Sweet Spring is finally here! The only downside is the struggle with seasonal allergies which plague so many of us due to the budding trees and pollen in the air. One of the best things you can do to stave off and help relieve those seasonal allergies is to stay hydrated.
Those itchy eyes, the runny nose and sneezing that make us miserable are due to a natural product of our endocrine system. Histamine is actually our friend and is there to help defend against and get rid of pollutants, viruses, bacteria and pollen. However, dehydration can throw histamine out of balance and cause elevated levels. As a neurotransmitter, the primary role of histamine is to regulate thirst and the body’s water supply. When dehydrated, histamine production kicks in to preserve the water remaining in the body. It plays a role in the contractions of bronchial muscles and tries to restrict water loss by constricting the bronchioles which can lead to asthmatic symptoms. Increased histamines, out of control and trying to push out perceived threats, make us miserable with the sniffles, watering, sneezing and itchiness.
By staying well hydrated, you can help keep histamine production in check and flush out the irritants in your system. Proper hydration helps to thin mucus in the nasal passages and encourage sinus drainage. Sinus congestion leads to dry mouth and going for extended periods without protective saliva increases the risk of tooth decay and gum disease, another great reason to reach for more water.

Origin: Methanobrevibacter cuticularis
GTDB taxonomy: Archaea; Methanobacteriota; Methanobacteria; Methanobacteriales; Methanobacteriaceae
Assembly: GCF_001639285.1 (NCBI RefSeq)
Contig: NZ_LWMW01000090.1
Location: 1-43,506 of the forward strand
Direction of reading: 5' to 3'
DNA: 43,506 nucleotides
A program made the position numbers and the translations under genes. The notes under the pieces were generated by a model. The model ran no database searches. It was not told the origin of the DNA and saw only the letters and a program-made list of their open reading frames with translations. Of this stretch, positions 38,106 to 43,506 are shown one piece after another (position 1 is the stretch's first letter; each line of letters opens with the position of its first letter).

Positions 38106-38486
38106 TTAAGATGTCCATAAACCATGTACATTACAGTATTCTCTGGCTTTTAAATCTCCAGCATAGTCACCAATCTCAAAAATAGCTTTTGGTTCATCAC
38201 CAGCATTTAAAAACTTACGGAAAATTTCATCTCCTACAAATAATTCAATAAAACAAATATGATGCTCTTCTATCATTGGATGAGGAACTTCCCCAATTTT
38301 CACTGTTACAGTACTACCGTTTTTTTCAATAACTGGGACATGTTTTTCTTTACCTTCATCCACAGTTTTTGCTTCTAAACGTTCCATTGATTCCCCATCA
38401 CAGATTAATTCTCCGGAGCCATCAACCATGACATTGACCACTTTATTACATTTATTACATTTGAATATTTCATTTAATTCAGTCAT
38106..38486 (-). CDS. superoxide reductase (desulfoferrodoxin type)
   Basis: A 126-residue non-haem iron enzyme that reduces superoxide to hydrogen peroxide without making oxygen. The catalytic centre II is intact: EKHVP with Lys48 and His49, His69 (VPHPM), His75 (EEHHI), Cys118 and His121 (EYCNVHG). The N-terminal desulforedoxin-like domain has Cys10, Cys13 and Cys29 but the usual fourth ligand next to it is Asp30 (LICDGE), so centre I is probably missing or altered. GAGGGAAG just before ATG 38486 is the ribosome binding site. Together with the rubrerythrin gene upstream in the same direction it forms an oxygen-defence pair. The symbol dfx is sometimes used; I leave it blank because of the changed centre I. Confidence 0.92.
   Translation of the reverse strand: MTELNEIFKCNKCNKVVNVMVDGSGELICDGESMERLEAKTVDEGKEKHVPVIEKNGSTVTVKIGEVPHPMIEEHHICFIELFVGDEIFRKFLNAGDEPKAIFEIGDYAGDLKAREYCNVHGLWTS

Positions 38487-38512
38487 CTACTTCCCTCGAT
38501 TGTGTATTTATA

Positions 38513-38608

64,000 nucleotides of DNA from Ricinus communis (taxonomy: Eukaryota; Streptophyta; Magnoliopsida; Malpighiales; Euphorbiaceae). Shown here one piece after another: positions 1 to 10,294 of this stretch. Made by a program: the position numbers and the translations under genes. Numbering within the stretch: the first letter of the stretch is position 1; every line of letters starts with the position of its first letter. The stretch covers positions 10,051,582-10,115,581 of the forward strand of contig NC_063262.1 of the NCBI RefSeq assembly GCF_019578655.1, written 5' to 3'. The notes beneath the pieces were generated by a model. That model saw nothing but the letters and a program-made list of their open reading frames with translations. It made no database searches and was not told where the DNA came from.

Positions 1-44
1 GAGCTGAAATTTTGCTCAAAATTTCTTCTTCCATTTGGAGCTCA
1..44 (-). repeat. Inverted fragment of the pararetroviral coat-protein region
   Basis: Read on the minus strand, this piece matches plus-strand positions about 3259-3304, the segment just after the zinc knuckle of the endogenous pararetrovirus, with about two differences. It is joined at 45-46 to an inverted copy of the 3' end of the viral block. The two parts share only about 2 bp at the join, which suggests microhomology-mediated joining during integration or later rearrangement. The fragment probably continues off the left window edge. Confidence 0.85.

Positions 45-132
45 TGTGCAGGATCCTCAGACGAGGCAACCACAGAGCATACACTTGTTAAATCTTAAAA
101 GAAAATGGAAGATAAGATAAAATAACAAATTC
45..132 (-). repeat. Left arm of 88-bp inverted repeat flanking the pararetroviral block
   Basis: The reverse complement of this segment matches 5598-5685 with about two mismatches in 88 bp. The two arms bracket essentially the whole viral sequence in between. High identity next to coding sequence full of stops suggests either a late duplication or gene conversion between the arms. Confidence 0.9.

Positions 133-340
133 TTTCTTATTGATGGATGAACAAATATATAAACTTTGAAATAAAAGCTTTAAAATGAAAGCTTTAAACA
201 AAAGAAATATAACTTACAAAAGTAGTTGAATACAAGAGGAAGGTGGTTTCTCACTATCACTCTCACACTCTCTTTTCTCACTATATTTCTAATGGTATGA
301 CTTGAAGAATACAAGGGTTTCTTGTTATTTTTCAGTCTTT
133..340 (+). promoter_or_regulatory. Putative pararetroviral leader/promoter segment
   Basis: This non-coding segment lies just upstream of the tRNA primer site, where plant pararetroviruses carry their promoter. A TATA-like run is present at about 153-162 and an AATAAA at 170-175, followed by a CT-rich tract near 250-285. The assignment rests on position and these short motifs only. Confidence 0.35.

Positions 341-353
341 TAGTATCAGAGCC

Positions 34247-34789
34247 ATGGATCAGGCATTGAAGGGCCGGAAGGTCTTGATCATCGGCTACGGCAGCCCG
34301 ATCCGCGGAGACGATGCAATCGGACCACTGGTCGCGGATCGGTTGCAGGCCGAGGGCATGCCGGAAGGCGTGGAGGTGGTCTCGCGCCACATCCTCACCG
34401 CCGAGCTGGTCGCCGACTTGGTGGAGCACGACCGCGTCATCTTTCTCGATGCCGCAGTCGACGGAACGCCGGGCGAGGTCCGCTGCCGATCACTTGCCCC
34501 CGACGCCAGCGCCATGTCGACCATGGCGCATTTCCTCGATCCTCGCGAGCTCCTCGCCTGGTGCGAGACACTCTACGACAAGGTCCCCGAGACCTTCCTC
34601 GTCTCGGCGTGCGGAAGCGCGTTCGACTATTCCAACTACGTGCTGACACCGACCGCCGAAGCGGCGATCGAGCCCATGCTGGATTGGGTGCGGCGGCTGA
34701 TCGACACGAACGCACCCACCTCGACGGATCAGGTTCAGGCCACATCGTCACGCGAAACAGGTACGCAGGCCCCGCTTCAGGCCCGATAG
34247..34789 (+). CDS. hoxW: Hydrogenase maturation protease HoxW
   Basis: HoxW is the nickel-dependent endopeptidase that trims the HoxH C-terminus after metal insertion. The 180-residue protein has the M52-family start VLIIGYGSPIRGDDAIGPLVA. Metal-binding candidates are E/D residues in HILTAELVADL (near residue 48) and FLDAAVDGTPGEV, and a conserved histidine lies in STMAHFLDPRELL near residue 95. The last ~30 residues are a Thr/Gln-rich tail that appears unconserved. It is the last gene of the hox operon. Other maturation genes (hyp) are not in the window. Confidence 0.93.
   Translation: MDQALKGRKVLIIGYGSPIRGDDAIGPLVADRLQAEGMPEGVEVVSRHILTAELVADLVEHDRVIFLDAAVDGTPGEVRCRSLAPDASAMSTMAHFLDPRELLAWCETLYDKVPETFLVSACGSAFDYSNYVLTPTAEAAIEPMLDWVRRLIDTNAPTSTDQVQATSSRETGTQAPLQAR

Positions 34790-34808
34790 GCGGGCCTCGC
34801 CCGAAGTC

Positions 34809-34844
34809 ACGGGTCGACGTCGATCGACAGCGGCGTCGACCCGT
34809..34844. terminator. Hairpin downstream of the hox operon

Increasing the amount of water you drink is a big part of minimizing seasonal allergies. Adding a packet of re:iimmune to that glass of water adds balancing electrolytes which help the body retain water. It also contains the amino acid L-Glutamine which aids in hydration by assisting cells to absorb water quicker and helps to rebuild healthy tissue in your intestinal wall. Avoiding caffeine and alcohol and other known diuretics is also a good idea. How much water should you drink? Eight glasses a day is the standard response but another way of thinking of it is based on your body weight. Divide your weight in half and that will give you the number of ounces of water you should be drinking each day to maintain proper hydration.